Gillispie, players reflect on Bill Keightley
By Jerry Tipton
Being new to the scene, first-year Kentucky Coach Billy Gillispie wondered why Lexington banker Luther Deaton spent time with equipment manager Bill Keightley.
“There was a big age difference,” Gillispie said on Tuesday. “I was wondering why they were together so much.”
It didn’t take long for Gillispie to solve the mystery. Keightley was a fun, uplifting person to be around.
“I wanted to spend all my time around Mr. Keightley,” Gillispie said. “He’s gone. But his spirit is going to live forever.”
Keightley died on Monday while making his annual trip to Cincinnati to watch the Reds play their opening game of the baseball season.
He fell, which required a trip to the University of Cincinnati hospital. Internal bleeding resulting from a previously undiagnosed tumor caused his death.
Gillispie recalled Keightley at a hastily called news conference Tuesday morning. More than 30 UK Athletic Association personnel, including seven players and several managers, came to hear Gillispie speak.
“Many others are more deserving to have the honor of speaking of Bill Keightley because of longevity of so many great times they spent with him,” said Gillispie, who called his association with Keightley “one of the most joyous times of my life.”
Gillispie recalled Keightley’s reaction after Kentucky’s gallant attempt to win at Tennessee without freshman star Patrick Patterson. The Wildcats came up three points short.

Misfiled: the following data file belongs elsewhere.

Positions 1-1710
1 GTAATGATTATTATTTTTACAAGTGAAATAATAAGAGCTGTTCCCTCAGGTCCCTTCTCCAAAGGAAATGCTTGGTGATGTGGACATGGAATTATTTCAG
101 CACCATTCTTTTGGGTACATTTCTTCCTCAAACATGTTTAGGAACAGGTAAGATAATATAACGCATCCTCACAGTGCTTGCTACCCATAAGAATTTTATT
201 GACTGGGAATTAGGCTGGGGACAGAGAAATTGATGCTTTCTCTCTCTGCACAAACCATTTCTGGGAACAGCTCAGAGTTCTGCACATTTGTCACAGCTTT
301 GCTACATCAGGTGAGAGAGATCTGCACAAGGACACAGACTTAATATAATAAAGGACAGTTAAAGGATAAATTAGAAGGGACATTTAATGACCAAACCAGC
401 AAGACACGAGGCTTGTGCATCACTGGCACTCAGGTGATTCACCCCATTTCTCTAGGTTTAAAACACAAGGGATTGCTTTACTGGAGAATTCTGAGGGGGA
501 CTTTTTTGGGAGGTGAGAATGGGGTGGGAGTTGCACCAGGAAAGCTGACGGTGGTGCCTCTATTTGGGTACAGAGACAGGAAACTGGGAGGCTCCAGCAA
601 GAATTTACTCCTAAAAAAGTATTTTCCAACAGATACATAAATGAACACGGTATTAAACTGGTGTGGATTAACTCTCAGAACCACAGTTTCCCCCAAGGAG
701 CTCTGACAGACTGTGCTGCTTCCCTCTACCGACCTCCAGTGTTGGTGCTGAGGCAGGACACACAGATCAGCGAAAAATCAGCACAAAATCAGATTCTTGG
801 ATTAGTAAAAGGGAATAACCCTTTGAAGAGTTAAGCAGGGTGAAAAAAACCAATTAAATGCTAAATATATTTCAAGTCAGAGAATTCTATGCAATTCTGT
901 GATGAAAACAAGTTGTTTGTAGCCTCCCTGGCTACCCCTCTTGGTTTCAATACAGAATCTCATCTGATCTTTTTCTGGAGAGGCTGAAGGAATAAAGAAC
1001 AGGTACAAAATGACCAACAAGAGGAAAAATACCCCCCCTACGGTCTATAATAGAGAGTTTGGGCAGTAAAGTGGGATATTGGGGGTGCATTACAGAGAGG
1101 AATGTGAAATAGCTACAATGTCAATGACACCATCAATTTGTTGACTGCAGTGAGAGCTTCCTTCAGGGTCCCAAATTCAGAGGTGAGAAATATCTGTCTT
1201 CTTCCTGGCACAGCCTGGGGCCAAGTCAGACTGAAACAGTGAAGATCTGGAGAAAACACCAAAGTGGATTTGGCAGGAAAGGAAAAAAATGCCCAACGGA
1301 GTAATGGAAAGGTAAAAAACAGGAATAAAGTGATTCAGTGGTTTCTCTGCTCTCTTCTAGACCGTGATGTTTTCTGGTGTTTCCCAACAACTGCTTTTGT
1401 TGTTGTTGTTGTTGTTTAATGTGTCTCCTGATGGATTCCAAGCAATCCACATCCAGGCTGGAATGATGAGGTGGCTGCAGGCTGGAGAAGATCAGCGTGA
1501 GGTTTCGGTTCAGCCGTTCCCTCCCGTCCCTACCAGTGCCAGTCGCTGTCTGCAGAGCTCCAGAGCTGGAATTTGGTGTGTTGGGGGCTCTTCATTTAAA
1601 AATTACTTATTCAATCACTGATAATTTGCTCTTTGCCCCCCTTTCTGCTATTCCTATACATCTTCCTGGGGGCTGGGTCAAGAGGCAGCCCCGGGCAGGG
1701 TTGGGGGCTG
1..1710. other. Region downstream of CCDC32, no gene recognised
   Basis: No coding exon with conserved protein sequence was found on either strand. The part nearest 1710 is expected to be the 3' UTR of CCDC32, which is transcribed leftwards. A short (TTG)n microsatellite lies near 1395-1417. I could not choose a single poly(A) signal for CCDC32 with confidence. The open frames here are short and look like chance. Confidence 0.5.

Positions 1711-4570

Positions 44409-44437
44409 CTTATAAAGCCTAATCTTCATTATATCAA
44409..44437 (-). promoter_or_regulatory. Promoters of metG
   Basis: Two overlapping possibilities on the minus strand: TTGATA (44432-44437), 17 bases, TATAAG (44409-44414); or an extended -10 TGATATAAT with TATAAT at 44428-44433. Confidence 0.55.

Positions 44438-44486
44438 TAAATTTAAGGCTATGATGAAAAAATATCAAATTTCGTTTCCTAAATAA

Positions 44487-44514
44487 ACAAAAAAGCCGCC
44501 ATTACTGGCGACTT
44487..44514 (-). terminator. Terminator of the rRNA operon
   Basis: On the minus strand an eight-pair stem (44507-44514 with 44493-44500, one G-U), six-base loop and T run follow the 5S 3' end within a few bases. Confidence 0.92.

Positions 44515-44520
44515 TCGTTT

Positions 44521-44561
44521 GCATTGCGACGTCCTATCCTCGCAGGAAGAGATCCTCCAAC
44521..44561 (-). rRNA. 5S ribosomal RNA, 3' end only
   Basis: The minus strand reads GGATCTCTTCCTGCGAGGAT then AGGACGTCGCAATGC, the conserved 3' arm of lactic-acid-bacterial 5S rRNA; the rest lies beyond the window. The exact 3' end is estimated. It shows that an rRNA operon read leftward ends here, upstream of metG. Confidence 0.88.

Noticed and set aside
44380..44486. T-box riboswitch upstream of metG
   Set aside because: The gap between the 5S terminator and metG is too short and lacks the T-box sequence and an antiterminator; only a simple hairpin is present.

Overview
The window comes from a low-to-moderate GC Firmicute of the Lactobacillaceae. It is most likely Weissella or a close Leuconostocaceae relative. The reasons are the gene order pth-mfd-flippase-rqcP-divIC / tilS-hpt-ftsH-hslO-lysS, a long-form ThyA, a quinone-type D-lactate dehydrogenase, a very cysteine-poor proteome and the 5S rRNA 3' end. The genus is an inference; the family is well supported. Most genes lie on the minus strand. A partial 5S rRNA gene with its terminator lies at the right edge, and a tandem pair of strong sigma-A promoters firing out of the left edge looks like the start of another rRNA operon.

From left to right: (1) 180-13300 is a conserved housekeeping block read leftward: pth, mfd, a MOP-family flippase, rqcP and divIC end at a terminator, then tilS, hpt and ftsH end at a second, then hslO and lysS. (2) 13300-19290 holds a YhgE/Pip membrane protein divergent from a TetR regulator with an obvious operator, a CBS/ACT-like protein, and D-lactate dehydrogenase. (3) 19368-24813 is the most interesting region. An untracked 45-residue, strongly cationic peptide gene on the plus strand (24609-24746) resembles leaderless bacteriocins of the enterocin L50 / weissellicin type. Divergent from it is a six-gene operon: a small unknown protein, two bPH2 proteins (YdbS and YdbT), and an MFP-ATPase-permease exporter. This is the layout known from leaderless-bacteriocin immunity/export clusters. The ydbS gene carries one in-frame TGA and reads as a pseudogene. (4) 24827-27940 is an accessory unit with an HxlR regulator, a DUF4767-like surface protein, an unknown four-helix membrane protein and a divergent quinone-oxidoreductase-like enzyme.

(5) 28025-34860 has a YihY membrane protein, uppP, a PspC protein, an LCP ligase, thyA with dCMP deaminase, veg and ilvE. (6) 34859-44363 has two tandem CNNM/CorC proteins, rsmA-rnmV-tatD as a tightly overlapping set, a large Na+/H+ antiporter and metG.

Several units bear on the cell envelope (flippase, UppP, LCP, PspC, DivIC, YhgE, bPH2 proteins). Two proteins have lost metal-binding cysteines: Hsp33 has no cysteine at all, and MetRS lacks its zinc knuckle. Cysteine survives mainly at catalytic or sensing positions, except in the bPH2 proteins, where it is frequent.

“He was crying like a baby because he was so proud of his Wildcats,” Gillispie said.
Gillispie described Keightley as a one-man injection of enthusiasm and a wise counselor.
Of the latter, Gillispie said that Keightley advised him to attend this year’s Sweet 16 State high school basketball tournament.
UK was not sure how to honor Keightley next season. Black patch on the uniform? Seat kept empty on the bench?
The school has retired a jersey in his honor, making Keightley one of only two non-players or non-coaches to be so recognized (the late radio play-by-play man Cawood Ledford is the other).
“But that’s not nearly enough,” Gillispie said. “The right people will recover their emotions and make great decisions.”
UK player Ramel Bradley noted how he had to share his nickname “Smooth” with Keightley.
The man known as “Mr. Wildcat” was also known as “Big Smooth” to Bradley’s “Little Smooth.”
In speaking of their relationship, Bradley said, “He made me feel I was his favorite. The thing about it is he made everybody feel that way.”
Fellow senior Joe Crawford said that Keightley did not act his age.
“You wouldn’t think younger players would want to be around him,” Crawford said, “but we wanted to be around him.”
Zach Murphy, a senior manager from Peoria, Ill., sniffled back tears through much of the 20-minute news conference.
He said that Keightley taught the managers, or “his boys,” as he called them, lessons about work ethic, respect for others and the proper way to act.
Another manager, Dustin Marr, said that Keightley gave him advice on his love life. When learning that the manager was dating another UKAA staffer, Keightley said “I needed to go ahead and make sure that sticks,” Marr said.
Marr, a native of Macon County, Tenn., said he plans to follow that advice once he finishes school.